Wasteland.APRIL is the cruellest month, breeding
Lilacs out of the dead land, mixing
Memory and desire, stirring
Dull roots with spring rain.
Winter kept us warm, covering
Earth in forgetful snow, feeding
A little life with dried tubers.
Summer surprised us, coming over the Starnbergersee
With a shower of rain; we stopped in the colonnade,
And went on in sunlight, into the Hofgarten,
And drank coffee, and talked for an hour.
Everyone is made to read T.S. Eliot's The Waste Land eventually. Sad English teachers try to get their students to derive meaning from this painfully long poem. Most get lost in Eliot's obscure allusions and bizarre German asides. Although I have a degree in English, I have never pretended to understand our great works of literature any more than your average man.
However, it seems pretty obvious what Eliot's going for in this long tirade just from reading the title.
I'm feeling a little Wasteland-ish today and not just because I'm a wee bit hungover. April is cruel and I feel it a bit more today than usual. Sometimes, you wake up and realize that you should have just stayed asleep. There doesn't have to be any discernible reason for your melancholy. It just is. It's in the soil. It's in the way your mind skips from word to word and never really connects to the sentence. The sun may be glaring down on your shoulders, but you could still be feeling like it's raining. This feeling is not necessarily cause for panic. It's part of being alive, feeling an unnameable sorrow.
My blogging compadre, g8s, recently started developing old rolls of film that he had been holding onto. He has posted these photos periodically on his blog. Images from college, his travels in Europe, our old home in Coney Island. As times puts distance between us and the past, it becomes more dificult to capture the essence of a memory. We look to devices like old pictures to jar our senses. Photographs have a wonderful quality of transformation -- transforming forgetting into remembering.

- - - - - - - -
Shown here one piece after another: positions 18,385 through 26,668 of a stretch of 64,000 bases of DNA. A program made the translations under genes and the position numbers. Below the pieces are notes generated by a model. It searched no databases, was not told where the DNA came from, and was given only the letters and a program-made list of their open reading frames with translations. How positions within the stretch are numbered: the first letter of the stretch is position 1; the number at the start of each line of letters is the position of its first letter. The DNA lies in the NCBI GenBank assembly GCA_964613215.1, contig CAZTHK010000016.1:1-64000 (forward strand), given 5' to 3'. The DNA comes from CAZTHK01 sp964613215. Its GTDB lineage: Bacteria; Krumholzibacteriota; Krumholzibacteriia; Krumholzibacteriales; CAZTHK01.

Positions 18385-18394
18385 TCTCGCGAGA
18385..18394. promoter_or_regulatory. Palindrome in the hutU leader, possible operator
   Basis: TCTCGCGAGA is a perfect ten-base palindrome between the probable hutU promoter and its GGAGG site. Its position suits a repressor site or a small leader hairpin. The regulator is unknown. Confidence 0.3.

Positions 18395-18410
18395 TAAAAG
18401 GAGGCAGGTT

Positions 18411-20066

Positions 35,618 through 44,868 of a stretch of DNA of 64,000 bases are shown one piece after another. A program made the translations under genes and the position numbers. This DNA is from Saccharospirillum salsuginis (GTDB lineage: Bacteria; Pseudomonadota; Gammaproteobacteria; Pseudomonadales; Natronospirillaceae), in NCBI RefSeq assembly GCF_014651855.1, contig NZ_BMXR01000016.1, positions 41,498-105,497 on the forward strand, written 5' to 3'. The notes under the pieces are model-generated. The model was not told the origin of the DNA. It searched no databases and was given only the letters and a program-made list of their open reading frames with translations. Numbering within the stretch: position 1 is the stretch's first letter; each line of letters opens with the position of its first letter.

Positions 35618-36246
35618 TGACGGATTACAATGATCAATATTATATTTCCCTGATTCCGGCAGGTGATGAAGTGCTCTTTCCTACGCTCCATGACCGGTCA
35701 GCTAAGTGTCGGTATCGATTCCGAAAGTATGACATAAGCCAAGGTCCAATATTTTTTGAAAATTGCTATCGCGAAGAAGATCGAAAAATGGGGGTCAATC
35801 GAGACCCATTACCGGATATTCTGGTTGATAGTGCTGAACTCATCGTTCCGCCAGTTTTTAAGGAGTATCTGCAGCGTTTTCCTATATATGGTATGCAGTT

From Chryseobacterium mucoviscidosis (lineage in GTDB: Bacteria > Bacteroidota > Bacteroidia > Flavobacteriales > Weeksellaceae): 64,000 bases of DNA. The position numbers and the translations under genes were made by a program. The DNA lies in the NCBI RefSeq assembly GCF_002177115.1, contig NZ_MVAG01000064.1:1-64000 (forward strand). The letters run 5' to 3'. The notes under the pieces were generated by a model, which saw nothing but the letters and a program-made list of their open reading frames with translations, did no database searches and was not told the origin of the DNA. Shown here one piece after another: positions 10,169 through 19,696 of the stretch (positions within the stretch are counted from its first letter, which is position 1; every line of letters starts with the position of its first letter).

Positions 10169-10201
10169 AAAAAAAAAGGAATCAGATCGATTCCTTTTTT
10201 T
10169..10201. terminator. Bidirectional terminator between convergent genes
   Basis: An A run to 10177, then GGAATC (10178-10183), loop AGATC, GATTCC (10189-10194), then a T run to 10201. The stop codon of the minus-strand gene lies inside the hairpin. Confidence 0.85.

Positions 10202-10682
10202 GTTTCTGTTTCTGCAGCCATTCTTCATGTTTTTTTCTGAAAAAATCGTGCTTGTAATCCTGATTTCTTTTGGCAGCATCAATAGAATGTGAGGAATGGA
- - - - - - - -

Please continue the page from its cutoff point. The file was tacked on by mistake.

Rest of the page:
g8s has also been putting up old photos from his collection as an ongoing series called; "What You'll Miss With Your Digital Camera." In this age of digitized images and instant gratification, it becomes less necessary to try to really capture a moment. Now, we can take a thousand pictures instantly and choose whether or not to store them away as keepsakes. I'm not saying I have not enjoyed the convenience of digital photography. The rapid accelaration of technology always causes us to consider what we leave behind in gaining such amenities. The marked difference between old photographs and new has certainly put my mind to thinking.
As I stare out my window today, feeling the weight of another spring being lifted out of the ground and into the atmosphere, I can't help but wonder if I will remember this feeeling. If I will remember the cool air on my legs from the window I have cracked open, allowing the extended rays of sunset to bow out gracefully through my bedroom. Will I remember this melancholy and yearn to have the luxury of such a graceless emotion when I am old and consumed by the weight of a rapidly shortening tomorrow? Or will I simply store it away with the millions of other deleted moments and erased images of my life?